I wore my Timex, which will record up to 50 splits. This had the double advantage of keeping track of how many laps I’d done (I get bad at counting the more tired I get), and collecting the times for each of those laps. And if you know me, you’ll know I love data nearly as much as I love to swim.

And my favourite thing to do with data is? Put it in a spreadsheet! Chart it! Analyse it!

So that’s what I did. Click on the chart below to get the full view of how the swim went, numbers and commentary (otherwise known as the little voice in my head when I swim) combined.

 

5km chartAs for the time I swam? 1 hour, 59 minutes and 4 seconds! I did it!

Bel and I finished up with a coffee and getting our entry in. Seems it’s all going to actually happen!!!! I’m equal parts excited and scared, but looking forward to the challenge.

The bit I haven’t really touched on too much is that this is all for a good cause (other than providing your reading material). If you’d like to support the valiant efforts of Cure Cancer Australia you can help me reach my fundraising goal here.

 

Exactly 2 weeks out from the South Head Roughwater. Crunch time.

Since the end of last season I’d been thinking about pushing myself a bit further and the Coogee To Bondi 5km kept popping  into my head as the event to do it. By the start of the season I’d decided that I wanted to train for the event, and that’s exactly what I did. Double-up sessions back to back , and keeping focussed on consistently training 5-6 times a week.

I was doing pretty well and on track to be ready when in February, 8 weeks out, the website advised the event was postponed with an alternate date to be announces. A bit later this changed to the event being cancelled altogether for the year.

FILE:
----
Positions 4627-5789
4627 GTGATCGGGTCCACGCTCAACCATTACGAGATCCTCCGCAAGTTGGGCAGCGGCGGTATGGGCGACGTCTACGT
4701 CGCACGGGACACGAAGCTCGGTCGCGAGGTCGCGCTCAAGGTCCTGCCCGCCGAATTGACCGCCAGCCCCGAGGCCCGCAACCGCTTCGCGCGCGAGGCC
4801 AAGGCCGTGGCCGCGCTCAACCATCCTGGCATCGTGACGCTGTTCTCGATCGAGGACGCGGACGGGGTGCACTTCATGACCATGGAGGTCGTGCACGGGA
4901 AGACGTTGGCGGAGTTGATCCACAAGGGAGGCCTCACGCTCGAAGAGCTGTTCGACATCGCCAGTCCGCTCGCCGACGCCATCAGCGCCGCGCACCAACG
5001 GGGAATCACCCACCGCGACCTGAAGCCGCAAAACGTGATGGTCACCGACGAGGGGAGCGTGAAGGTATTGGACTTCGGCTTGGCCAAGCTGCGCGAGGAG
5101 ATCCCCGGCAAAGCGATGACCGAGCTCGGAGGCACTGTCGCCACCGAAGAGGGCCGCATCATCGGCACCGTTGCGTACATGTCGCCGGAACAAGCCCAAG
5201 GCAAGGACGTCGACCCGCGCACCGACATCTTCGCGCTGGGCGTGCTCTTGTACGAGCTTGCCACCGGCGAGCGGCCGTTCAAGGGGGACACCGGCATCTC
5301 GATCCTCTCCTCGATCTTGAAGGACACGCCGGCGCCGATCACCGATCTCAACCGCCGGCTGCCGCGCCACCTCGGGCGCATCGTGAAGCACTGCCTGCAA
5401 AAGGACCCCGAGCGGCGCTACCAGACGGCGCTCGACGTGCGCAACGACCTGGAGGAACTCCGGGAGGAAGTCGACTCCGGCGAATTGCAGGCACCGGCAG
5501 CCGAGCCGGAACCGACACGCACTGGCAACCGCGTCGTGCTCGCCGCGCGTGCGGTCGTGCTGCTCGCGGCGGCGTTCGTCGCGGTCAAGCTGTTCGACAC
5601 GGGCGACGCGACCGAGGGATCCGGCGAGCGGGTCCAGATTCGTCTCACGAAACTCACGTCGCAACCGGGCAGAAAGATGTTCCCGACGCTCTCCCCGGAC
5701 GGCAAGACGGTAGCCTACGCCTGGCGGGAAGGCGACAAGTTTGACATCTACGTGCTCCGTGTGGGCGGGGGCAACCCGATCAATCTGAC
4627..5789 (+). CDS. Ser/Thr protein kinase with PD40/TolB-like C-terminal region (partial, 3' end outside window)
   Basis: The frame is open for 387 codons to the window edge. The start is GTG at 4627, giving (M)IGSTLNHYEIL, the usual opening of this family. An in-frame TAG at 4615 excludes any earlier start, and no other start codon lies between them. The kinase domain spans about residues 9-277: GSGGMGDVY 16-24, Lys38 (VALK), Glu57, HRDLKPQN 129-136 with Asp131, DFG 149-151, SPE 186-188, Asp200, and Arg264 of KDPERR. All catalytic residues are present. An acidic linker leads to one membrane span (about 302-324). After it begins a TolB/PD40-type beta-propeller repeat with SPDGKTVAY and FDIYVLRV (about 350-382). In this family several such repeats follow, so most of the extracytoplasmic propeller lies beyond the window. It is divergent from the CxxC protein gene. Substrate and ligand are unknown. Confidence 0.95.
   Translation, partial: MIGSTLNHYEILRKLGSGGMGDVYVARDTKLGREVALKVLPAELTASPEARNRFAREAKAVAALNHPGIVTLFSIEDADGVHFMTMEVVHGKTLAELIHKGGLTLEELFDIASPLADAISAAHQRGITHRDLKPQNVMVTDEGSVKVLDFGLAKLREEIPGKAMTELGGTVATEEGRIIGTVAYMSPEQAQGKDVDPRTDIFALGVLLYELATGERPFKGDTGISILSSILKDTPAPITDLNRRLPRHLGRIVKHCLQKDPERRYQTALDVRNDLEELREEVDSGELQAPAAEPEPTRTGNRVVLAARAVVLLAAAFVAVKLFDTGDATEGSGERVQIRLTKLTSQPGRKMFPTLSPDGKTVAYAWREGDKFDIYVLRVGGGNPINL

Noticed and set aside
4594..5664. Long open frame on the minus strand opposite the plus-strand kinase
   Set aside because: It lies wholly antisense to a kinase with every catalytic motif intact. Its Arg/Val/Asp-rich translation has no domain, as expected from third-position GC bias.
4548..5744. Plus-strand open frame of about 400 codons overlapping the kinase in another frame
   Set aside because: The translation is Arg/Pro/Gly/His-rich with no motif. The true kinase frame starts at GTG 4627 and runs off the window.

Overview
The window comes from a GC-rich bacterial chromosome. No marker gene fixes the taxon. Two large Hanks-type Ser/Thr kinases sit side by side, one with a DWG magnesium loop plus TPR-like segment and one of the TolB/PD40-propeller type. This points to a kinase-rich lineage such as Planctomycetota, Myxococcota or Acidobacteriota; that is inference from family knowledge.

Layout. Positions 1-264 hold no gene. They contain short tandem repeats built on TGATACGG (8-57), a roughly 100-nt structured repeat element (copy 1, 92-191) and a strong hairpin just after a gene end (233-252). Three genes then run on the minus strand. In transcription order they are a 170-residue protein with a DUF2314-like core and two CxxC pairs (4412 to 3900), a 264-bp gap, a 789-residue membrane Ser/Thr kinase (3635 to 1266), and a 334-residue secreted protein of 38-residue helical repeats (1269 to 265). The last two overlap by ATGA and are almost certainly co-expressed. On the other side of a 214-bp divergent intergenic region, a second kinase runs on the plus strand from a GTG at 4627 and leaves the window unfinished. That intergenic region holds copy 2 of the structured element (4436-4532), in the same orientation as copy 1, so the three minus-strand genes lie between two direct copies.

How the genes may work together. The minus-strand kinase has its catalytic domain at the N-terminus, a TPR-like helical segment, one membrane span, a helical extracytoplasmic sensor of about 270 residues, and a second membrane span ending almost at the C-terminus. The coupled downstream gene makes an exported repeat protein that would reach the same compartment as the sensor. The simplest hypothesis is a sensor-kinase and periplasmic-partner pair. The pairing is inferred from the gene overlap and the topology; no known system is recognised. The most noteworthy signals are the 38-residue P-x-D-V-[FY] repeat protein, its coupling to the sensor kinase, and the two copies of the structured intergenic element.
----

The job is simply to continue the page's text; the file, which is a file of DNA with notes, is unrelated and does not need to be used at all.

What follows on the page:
Nooooo

After the initial disappointment (eventually) wore off, I put my mind to finding a plan B. There are not many long course ocean swims around, and there was only one that was even as a possibility…doing the South Head Roughwater as a duo. That’s 10km total from Bondi to Watson’s Bay.

southheadmap

This, however,  presented a couple of challenges.

      1. I needed a partner to swim with me. Someone who was a good enough and fit enough swimmer to do the distance, but who wouldn’t be put off by my slower pace.
      2. To even enter this event, you need a support boat. It’s in the rules.

Proving, once again, that wine really does solve everything, a conversation at the post-season Can Too Mentors and Captains celebratory drinks resulted in a plan. Team BelJack was formed as Bel S and I agreed to swim as a duo, and we brainstormed a couple of support boat options. Right before we solved all the rest of the problems of the world. 😉

Fast forward to this weekend. We have our boat and driver (pilot? Captain?) confirmed, but have put off actually taking that step and entering our team. Whilst I’ve done plenty of longer swims and double-ups whenever I’ve raced this season, I actually hadn’t done the full 5km distance and I really wanted to get that under my belt before I could feel really confident that I’d be able to do the event. With that in mind we had talked about doing a 5km pool swim. Initial discussions had involved doing this at the Icebergs pool as it’s ocean water and same temperature as the ocean. Seems our choice of days was poor, though, as it was the launch of the winter season there and they throw ice-block in the pool for a penguin swim!